Smørrebrød – the Danish Open Sandwich
A good Sauv Blanc like the Tomich Wing & A Prayer is a great accompaniment for appetisers and particularly seafood – the subtle passionfruit and zesty citrus make it a great pairing for the fresh and delicious combination of textures and flavours in a smørrebrød spread. Smørrebrød (pronounced SMUHR–bruth, kind of) is Danish for an open sandwich, well the literal meaning is butter (smør) and bread (brød) but those are just the foundations for an array of delicious and beautifully presented toppings. A spread of tasty smørrebrød is a fabulous food experience to present to friends for a summer lunch. Like with many things in Denmark, there are rules to the making and eating of smørrebrød – but the key tips are: pile high and eat with a knife and fork (you’ll understand the latter if you try eating these like a traditional sandwich and find the toppings in your lap!) A favourite topping for many Danes is the frikadeller – a fritter or rissole, made with minced beef or pork and veal. The Fiskefrikadeller is a fish version, usually made with cod or other white flaky fish. For this recipe, I’ve used salmon – another staple of the Nordic diet, as it gives a bit of extra oomph to the fritter and is always readily available. The Fiskefrikadeller is often served as a main meal, accompanied by buttery potatoes, pickled red cabbage, cucumber salad and remoulade - the Danish version of a kind of tartare sauce which is used on everything. The leftover frikadeller are great as a filling for rolls and sandwiches or as a smørrebrød topping. Serve the fish cakes with other traditional smørrebrød toppings such as shrimp (usually the tiny Nordic variety but small Australian prawns will work too) with sliced boiled egg and remoulade; sliced rare roast beef with red onion, capers and horseradish; smoked or pickled fish with curried sauce or a less traditional but delicious combination like blue cheese, sliced pear and walnuts, drizzled with honey. smorrebrod-(1)-sm

Fiskefrikadeller (Danish fish cakes)


700g salmon fillets, skin and bones removed and chopped into small pieces 100g smoked salmon, chopped ¼ cup panko crumbs (and 1 cup extra for crumbing) 2 spring onions, finely sliced 1 birdseye chilli seeds removed and finely chopped or a splash of tabasco (optional) 2 tablespoons of Greek yoghurt or crème fraiche ½ small brown onion, grated 3 teaspoons capers (whole) 1 tablespoon of lemon juice Sea salt and freshly ground pepper, to taste Vegetable oil for shallow frying Fresh dill to garnish smorrebrod-(3)-sm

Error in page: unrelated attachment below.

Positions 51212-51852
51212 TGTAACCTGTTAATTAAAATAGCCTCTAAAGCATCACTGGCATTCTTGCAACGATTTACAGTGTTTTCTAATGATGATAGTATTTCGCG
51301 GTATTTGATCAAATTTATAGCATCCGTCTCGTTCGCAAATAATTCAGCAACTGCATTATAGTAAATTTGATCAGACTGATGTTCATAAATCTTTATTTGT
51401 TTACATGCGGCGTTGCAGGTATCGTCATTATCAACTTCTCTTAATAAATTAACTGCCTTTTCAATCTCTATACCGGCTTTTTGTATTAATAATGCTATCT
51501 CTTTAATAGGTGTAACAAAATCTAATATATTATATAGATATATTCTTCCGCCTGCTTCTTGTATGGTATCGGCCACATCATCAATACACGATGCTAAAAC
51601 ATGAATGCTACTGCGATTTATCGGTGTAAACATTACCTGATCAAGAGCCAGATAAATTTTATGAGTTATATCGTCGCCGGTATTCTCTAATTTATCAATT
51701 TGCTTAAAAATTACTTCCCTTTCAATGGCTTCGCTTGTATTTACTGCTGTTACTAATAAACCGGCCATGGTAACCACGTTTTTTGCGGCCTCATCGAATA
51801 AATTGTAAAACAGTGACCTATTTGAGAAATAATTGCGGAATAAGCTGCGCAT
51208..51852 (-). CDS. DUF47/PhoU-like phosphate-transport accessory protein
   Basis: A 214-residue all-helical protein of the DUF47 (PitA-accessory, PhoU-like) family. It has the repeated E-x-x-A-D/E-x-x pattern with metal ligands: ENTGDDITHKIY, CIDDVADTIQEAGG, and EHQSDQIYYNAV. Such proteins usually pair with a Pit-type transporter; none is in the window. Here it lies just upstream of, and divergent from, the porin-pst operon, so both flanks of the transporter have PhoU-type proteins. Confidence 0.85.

Mix chopped salmon fillets and smoked salmon in blender but don’t blend to a fine paste, keep it slightly chunky. Place salmon into large bowl and add ¼ cup of panko crumbs, spring onions, chilli (if including), yoghurt, grated onion, capers, lemon juice and salt and pepper. Form large tablespoons of the mixture into patties. Traditional frikadeller are not usually crumbed before frying, but instead cooked gently in butter. If you would like a crispy outside, add the extra panko crumbs to a large plate and carefully coat the patties all over before transferring to a large platter. Repeat until all of the mixture is used. Heat 1-2 tablespoons of vegetable oil in a large frying pan and add frikadeller (don’t overcrowd the pan). Fry on both sides for around 3-5 minutes, until cooked through and golden brown. Remove excess oil on a paper towel lined plate and serve either as a main dish with other traditional Danish accompaniments or allow to cool slightly and serve on smørrebrød.



Dense rye bread, sliced Good quality butter Toppings as above, or create your own delicious and unique toppings


Ingredients (makes roughly 1 3/4 cups)

1 cup mayonnaise 1/3 cup crème fraiche 1/2 cup pickles or cornichons, finely chopped ½ to 1 teaspoon curry powder 3 teaspoons of Dijon mustard 1-2 tablespoons capers, chopped


Combine all of the ingredients in a bowl, tasting as you go – adjust the quantity of pickles and capers to suit your taste. smorrebrod-(5)-sm